And most potter’s experience in the world of potters-selling-to-other-potters looks a bit more like potters-trading-with-other-potters.  It’s a zero-sum game, not a business model. 
I’m one of the lucky ones and I thank God daily for that.  I couldn’t appreciate the kindness of my fellow potters more than I do when they honor me by buying my pots.  They’ve pulled my butt out of the fire several times with timely purchases, even. 

But in my world of clay, as much as I love my fellow potters, I don’t see them as a sustainable market for my work. In fact, I mostly see them as partners-in-life who I absolutely need to survive this perilous but utterly fulfilling life in clay.  

No potter is an island entire of himself.

Wednesday, May 9, 2018

Who Is In Charge?

Here's my estimation:

If a potter is making a living by selling his pots -- no other source of revenue, no family money, no supporting spouse, no trust fund, no government grants....

...then the only consideration a potter should make relative to the prices other potters put on their work is whether, when stood beside those other potter's work (whether those other potters are the rankest of beginners or the most famous among us), the pottery we are offering the world will be perceived as being of lesser, equal, or greater value.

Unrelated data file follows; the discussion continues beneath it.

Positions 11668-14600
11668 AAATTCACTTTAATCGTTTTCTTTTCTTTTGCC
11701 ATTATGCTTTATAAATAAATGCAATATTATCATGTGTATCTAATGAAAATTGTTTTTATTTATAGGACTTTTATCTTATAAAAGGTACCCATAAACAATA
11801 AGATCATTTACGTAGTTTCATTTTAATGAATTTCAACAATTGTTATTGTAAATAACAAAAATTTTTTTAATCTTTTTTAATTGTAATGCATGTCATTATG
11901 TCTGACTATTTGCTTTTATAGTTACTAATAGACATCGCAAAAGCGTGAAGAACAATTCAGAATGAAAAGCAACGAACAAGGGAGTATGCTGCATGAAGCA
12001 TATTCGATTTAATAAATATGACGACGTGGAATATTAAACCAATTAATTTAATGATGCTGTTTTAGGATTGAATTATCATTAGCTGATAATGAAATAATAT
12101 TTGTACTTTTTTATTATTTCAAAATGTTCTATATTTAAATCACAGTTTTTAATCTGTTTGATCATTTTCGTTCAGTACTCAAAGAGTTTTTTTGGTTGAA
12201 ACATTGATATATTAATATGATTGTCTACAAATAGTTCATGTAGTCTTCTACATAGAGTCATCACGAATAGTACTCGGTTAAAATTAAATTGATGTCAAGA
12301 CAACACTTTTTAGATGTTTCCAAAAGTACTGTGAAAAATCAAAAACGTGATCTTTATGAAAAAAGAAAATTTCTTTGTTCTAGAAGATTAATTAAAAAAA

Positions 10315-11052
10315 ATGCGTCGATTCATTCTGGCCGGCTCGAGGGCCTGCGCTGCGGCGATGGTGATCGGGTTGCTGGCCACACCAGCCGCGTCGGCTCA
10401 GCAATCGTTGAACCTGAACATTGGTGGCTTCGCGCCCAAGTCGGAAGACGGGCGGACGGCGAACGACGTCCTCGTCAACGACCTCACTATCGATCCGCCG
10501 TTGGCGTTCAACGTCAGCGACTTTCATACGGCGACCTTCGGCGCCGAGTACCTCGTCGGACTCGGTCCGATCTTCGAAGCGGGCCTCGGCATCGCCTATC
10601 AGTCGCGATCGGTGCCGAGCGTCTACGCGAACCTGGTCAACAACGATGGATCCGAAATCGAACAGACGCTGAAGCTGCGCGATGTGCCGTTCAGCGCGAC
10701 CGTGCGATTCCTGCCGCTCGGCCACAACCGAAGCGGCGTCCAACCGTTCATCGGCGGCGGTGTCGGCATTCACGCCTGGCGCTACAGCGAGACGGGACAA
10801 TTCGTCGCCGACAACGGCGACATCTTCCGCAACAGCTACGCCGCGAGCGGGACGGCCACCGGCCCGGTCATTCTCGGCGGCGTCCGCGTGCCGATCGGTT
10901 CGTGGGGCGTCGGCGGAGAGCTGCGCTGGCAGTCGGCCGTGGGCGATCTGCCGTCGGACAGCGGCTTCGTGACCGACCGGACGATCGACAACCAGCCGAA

I have yet to meet the potter whose mug was inferior to mine simply on the basis that they had only been making pots for a year (compared to my 40) -- and plenty of beginning potters who proved quite the opposite. And I've met few famous potters who were putting significantly more value into their mugs (though several are playing the dangerous game Tim Mather once described to me as "putting more value into a piece than can reasonably be recovered in an open market")

There is value to be had in brand. Some of our number get to be well-known. But that particular aspect of price requires a few things in order to be a serious contender in the "What Can I Charge?" sweepstakes: